Latvia
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In Latvia, tradition dictates the celebration of the summer solstice on the nights of the 23 and 24 of June: it is a night to be spent with the family, traditional dishes are cooked and served to friends and family the following day.

For Latvians, this is possibly the most important celebration of the year. Farms are bedecked with garlands of oak and birch branches and meadow flowers. Nearly everyone in Latvia leaves the city for the open air so that the shortest night of the year can be spent with friends and relatives in the country. Bonfires are lit, and the whole night is spent singing traditional songs, drinking beer and dancing in the forests. Tradition says that this is the one night of the year that you must never sleep. Family members that choose to sleep are considered “lazy,” and legend holds that they will remain lazy all summer long.

During the day of the 24th of June, a special celebration for everyone named “John” takes place, in which a special cheese (“siers”) named John ("Janu") is prepared and consumed. This is an ancient and popular tradition, and many songs about Janu siers are part of the popular folklore.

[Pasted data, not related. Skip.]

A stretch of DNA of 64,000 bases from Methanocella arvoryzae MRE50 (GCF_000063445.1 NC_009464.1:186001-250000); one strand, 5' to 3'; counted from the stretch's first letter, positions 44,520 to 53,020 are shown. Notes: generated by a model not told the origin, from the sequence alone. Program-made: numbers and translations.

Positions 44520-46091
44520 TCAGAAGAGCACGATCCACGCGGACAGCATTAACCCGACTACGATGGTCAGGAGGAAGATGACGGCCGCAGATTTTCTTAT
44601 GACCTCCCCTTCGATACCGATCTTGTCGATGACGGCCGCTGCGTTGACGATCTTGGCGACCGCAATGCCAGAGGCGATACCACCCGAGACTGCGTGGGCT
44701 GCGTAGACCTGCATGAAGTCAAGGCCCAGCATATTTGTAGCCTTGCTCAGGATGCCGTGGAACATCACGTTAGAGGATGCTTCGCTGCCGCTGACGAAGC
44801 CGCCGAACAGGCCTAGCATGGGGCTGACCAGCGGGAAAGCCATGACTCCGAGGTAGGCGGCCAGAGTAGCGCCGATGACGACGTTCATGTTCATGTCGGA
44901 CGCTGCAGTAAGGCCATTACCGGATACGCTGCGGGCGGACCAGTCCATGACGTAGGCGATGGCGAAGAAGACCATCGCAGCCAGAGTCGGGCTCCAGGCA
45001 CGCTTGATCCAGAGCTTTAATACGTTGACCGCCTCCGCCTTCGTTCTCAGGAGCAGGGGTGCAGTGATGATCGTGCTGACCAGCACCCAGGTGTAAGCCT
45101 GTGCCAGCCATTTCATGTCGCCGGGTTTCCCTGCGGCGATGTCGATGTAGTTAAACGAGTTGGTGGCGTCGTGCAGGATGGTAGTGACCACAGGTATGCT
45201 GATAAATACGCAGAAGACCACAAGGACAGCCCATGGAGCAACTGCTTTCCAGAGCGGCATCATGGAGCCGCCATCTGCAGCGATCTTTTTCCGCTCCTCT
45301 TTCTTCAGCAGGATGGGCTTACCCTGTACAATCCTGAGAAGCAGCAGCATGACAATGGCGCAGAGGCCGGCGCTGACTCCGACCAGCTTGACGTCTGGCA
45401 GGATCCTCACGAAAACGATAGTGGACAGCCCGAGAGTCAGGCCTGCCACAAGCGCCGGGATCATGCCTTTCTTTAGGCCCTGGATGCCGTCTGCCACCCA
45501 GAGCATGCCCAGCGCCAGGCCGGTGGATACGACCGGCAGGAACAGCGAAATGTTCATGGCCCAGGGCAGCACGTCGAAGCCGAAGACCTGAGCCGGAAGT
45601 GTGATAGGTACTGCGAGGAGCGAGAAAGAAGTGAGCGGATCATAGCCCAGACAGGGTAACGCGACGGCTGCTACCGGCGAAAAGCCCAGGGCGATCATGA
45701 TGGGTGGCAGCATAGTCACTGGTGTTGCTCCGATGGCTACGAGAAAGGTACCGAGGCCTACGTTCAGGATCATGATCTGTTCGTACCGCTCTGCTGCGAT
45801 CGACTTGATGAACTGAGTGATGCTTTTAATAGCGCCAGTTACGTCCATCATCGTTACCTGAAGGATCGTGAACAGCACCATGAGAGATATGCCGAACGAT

Heating the milk

The cheese itself is very unusual, a type of half-cooked half-curdled cheese prepared by adding crumbled pieces of fresh cheese to the warmed (but not boiled) cow’s milk.

Adding fresh cheese

At this point, everything is mixed and heated to 60-70°C, and the whey begins to separate.

The whey separates from the mixture

The whey is removed, and a beaten egg, butter or cream, and salt are added. Caraway seeds (of Carum carvi, an aromatic plant very similar to cumin) are also added.

Adding the other ingredients

If placed under a press overnight, the Janu sier will be denser and dryer. On the other hand, less heating time will lead to a softer cheese.

The final phases for the preparation of Janu Siers

It is made in the kitchen of every farmhouse and there are numerous variations on the basic recipe. Generally, it is round (the diameter varies between 20 and 40 cm) with a rounded edge and a canary yellow skin that becomes slowly more intense with age. It can be eaten very fresh, still warm, accompanied by honey and rye bread, or older and harder, after a few weeks of aging. In the aged version, you can detect a clear taste of caraway and the sweet, rich flavours of milk and egg.

Credits: Story

Photos — Archivio Slow Food

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